meditation.

Taking an Office Break to Meditate

Currently, while most of the evidence is anecdotal, there is evidence that companies and employees are taking a closer look at our work-life culture from a more human angle. The May 2007 issue of the Harvard Business Review featured an article on the significance of the ìinner work life.î A three-year study revealed that an employeeís emotions might very well play a part in his or her business performance. The article suggests that a good workday experience can positively affect motivation. Perhaps a short meditation at work can be the elixir so many are seeking for a midday jolt of positive energy.

Unable to control those around us, we can only monitor our own behavior and emotions. When we are peacefully working from a space of clarity, our intentions will better guide us toward a more productive workday and better communication with colleagues and clients. Meditating at work can be the fuel to help us in that journey. In essence, we subconsciously lay the groundwork for a peaceful workdayóor one filled with angst. When we choose a state of intentional peace through meditation it can be the catalyst for greater calm and creativity in the workplace.

Yet when at work, itís not likely that youíll be able to sit in a full lotus (legs crossed) at your desk, or have incense burning while playing a guided meditation on your iPod. Those who work from home have that luxury, but for the rest of us the question is, How can we meditate at work? I would argue the better question is, How can we not?

Creating a space

Step 1: Consider what works for you. Some companies are slowly beginning to nurture a corporate culture that supports meditative exercises. You might find ìquiet roomsî or conference rooms specifically designed for such an activity. More employers are offering meditation or yoga classes. In contrast, you might be more interested in the simplicity of an outdoor meditation. Pick up a guided walking-meditation tape or find a bench on which to plant yourself alone for a few minutes.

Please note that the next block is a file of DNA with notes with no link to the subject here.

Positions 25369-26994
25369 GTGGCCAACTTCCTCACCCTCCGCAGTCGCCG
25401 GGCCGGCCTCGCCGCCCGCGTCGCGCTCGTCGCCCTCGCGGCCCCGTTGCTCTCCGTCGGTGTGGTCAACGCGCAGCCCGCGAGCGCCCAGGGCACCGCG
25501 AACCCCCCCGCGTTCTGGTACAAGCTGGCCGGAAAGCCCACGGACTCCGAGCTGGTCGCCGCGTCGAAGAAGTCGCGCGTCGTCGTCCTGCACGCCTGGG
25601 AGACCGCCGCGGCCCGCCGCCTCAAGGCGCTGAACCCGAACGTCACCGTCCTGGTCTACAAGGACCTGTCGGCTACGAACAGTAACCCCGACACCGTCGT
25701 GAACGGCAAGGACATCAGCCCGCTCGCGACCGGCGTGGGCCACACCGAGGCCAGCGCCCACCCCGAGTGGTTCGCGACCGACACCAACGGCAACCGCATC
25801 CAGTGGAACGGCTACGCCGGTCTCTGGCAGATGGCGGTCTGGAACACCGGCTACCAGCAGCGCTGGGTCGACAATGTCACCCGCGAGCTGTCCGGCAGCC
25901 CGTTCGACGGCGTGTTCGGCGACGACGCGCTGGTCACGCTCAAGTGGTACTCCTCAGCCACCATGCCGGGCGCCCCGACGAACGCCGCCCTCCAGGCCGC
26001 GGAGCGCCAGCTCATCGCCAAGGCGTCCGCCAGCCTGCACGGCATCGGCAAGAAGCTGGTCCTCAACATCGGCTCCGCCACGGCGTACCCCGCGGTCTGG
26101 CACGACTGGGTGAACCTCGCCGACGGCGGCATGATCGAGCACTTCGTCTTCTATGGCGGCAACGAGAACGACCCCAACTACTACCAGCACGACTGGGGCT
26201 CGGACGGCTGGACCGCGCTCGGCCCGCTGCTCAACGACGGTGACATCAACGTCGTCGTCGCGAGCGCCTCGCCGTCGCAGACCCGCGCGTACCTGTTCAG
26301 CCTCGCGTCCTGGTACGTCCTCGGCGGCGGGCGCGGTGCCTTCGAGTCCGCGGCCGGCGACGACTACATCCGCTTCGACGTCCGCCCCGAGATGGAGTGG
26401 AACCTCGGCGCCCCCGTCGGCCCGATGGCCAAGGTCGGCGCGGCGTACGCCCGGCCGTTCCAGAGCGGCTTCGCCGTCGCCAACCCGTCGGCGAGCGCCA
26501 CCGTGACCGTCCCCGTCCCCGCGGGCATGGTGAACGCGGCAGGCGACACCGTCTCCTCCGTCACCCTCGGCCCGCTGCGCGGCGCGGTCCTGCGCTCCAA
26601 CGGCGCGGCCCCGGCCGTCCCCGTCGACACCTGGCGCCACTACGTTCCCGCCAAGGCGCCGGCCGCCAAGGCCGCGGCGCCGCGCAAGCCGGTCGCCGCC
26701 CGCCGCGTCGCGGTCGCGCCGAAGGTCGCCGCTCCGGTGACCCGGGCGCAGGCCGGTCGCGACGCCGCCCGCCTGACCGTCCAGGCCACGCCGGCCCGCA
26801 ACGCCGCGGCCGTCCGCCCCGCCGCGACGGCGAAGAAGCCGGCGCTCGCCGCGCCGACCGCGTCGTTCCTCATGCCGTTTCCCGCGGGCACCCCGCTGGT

Step 2: Choose your timing wisely and be consistent. Set a certain time in your day for practice. Just three to five minutes of meditation can change your attitude and stress level. Like saving money for a rainy day, you can accumulate and deepen your inner strength to deal with chaos that might come your way at work. To remind yourself, set your phone alarm to go off at the same time every day. Put a picture or Post-It on your computer, or use a calendar to mark the days of practice. Set a goal for yourself and a personal reward for complying. Also consider taking part of your lunch break once a week for meditation.

Step 3: Choose your practice. Meditation doesnít have to be steeped in religion. Its roots are indeed spiritual, but conceptually itís also a product of simple nature. We breathe and with the breath we sustain our bodies. We breathe and we calm the mind and the impulse to react. Whichever exercise you choose, it will inevitably involve the breath. If you respond well to visual stimulation, you might choose a beautiful picture as your focus for meditation, or a mandala (Sanskrit for circle or completion), which is a symbol with a special meaning. If you resonate to sound and music, bring headphones to work and choose a short meditation, chanting CD or just relaxing music. Make that choice a priority in your workweek.